• Hunt questions pre-modern understanding of the cosmos.

    • He believes that the fear of dying is foundational and that the church is to be blamed for it.

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The Radical Calling of Hunt Priest

Hunt Priest never imagined that he would embark on a radical new calling in his mid-50s.

"I would never have thought I'd be doing what I'm doing right now, even 10 years ago," he said.

Quitting a stable job as rector of a parish church, he founded Ligare, a Christian psychedelic society, to share the lessons of his own transformation.

"That's a privileged place to be, to be able to quit one career and start another," Priest acknowledged, citing the Franciscan Friar, Fr. Richard Rohr as part of his inspiration for taking up a new career in life’s “second act.”

Priest’s journey highlights our human capacity for change. Through psychedelics, Priest discovered that we can awaken to new realities about ourselves and our world at any point. His mission is helping others do the same.

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Ligare aims to educate Christians and the public about the potential of psychedelics for healing and spiritual growth, fighting for their safe and legal use "for anyone who needs it."

Of relevance to my work, Priest sees psychedelics as a means for Christians to overcome their fear of death and embrace the "peaceful, holy death" promised by faith.

"The church is about healing - if not, we should shut our doors," Priest said.

Yet for centuries, the church has often failed to help followers die without fear – even instilling it them through an unbiblical view of Hell as eternal conscious torment.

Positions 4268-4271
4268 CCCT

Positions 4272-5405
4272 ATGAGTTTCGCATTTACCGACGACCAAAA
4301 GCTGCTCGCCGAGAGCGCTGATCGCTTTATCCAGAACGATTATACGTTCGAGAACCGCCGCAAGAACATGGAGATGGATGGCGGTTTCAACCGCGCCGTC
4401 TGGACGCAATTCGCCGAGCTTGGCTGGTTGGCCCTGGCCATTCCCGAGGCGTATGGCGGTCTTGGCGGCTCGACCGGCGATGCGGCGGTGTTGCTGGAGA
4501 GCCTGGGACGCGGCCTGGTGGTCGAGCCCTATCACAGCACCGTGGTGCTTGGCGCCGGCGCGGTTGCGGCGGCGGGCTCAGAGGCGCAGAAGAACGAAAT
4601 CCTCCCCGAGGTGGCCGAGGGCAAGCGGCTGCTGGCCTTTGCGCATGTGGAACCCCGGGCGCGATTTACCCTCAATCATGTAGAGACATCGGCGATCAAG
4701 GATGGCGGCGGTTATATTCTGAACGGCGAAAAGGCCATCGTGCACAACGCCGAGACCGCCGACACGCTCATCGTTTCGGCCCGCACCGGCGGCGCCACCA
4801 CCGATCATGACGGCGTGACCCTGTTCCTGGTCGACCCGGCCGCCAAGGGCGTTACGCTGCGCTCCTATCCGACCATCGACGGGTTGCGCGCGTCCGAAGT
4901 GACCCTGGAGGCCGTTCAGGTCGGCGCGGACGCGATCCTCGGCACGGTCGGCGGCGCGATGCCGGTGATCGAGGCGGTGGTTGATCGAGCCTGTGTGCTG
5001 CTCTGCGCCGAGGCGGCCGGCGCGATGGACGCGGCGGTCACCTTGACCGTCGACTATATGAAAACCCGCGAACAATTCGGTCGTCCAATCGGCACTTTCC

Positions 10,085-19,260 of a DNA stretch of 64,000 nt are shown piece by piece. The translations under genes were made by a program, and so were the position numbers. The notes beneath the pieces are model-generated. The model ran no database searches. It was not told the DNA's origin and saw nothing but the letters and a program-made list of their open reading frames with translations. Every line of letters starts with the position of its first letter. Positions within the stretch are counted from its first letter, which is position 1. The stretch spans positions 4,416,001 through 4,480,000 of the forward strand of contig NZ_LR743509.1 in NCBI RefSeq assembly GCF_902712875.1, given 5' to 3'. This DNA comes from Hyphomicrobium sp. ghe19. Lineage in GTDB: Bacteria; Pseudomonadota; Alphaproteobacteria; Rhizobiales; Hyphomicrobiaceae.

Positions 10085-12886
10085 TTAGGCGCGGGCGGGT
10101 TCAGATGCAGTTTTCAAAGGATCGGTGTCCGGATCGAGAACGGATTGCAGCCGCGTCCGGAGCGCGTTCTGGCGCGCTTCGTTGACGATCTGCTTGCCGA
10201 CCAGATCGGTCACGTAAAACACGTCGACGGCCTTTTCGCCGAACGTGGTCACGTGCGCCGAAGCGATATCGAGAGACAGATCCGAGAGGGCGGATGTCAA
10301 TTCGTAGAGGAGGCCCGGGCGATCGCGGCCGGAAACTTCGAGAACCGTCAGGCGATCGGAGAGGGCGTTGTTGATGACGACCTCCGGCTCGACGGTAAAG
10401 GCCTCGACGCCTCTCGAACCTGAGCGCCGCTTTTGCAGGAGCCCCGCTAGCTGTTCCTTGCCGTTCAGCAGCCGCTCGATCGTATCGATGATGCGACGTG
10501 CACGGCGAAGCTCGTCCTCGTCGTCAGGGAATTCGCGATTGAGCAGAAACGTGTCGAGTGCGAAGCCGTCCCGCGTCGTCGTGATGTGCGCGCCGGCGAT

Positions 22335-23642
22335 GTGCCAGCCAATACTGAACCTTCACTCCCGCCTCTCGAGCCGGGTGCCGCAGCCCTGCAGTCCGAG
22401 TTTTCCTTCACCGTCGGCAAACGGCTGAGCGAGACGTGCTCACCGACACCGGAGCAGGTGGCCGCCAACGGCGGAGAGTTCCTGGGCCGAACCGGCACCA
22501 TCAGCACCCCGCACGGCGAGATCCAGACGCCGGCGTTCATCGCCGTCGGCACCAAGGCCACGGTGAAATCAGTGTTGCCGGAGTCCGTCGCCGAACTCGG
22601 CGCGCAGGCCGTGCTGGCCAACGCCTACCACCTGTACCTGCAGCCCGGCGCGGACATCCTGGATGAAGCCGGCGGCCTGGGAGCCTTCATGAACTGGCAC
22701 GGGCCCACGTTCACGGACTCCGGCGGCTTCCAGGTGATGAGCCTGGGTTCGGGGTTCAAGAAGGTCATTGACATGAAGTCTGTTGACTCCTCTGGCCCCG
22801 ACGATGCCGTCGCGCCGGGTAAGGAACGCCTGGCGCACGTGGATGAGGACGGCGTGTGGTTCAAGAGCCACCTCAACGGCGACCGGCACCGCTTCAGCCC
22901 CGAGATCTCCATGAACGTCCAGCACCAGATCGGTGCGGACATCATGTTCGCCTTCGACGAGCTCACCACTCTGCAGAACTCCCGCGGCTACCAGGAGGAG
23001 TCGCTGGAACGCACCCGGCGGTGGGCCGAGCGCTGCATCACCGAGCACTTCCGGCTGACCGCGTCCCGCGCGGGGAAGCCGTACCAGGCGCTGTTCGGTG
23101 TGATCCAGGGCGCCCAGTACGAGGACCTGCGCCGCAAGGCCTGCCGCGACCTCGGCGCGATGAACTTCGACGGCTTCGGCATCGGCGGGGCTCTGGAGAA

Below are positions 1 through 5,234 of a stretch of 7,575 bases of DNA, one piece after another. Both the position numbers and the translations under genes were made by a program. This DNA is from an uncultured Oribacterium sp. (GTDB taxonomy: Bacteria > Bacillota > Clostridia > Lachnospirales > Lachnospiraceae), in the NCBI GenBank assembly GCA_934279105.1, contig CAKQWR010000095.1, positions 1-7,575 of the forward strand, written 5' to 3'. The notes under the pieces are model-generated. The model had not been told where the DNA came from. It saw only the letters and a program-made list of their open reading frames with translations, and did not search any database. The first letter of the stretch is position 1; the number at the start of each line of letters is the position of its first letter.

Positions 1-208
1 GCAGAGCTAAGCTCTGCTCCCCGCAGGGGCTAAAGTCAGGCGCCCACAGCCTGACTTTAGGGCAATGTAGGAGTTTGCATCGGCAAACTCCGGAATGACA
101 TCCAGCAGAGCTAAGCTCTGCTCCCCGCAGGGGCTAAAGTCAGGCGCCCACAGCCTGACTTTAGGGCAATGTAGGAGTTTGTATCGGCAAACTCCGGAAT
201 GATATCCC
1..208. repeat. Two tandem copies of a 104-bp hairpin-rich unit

“Why would God create something that God then submits to eternal torture? Why would you follow a God who is going to cast most of you into the fiery pit? It makes no sense.”

– Hunt Priest

According to Priest, psychedelic experiences allow a glimpse into realms beyond the physical, affirming the Christian idea that death has no dominion. He hopes to guide others to radical acceptance and release fear's grip. For Christians wary of psychedelics, Ligare provides a familiar framework and language for encounters with the numinous.

Priest stands by the traditions and teachings of the Episcopal Church – a branch of the Church of England, which founded in protest to the abuses of the Roman Catholic Church. While religious institutions of all stripes continue to be plagued by scandal and corruption, Priest is not ready to throw in the towel when it comes to religion.

"Not religious is not an option," Priest said. "Good, healthy religion is story, myth, ritual, community."

By rooting psychedelic practice in Christian tradition, Ligare allows the faithful to explore the furthest reaches of human consciousness without leaving their faith behind.

The word “Ligare” is latin for “to connect”, and makes up the second half of the word “religion.” Priest believes the crisis of modern spirit calls for reconnecting with the sacred in new ways. Yet change often comes from within, through guides who walk ahead while lighting the path. For Christians, Priest aims to be one of those guides - translating between doctrine and the radical openness psychedelics revealed to him. His calling is helping others behold the greater cosmos in which we live and move and have our being.

Psychedelic Revelation of Spiritual Truths

For Priest, psychedelics revealed spiritual truths already familiar to him as a priest, though never grasped so viscerally. Among them were the centrality of forgiveness, gratitude and community.

Forgiveness, taught Priest, is Christianity's moral bedrock. He pointed to Jesus on the cross, forgiving those who condemned him to a brutal death.

"That's our goal - to be people who, when terrible things happen, can forgive," he said.

Forgiveness of self proves equally elusive and imperative. Through psychedelics, Priest found grace to release regret and self-judgment accumulated over years.

Gratitude emerged for Priest as a spiritual discipline with power to transform our view of the world.

A practice of greeting each day with thanks, despite its sorrows, opens our eyes to the wonder of existence as a gift. For Christians, gratitude expresses faith in new life even in the face of death.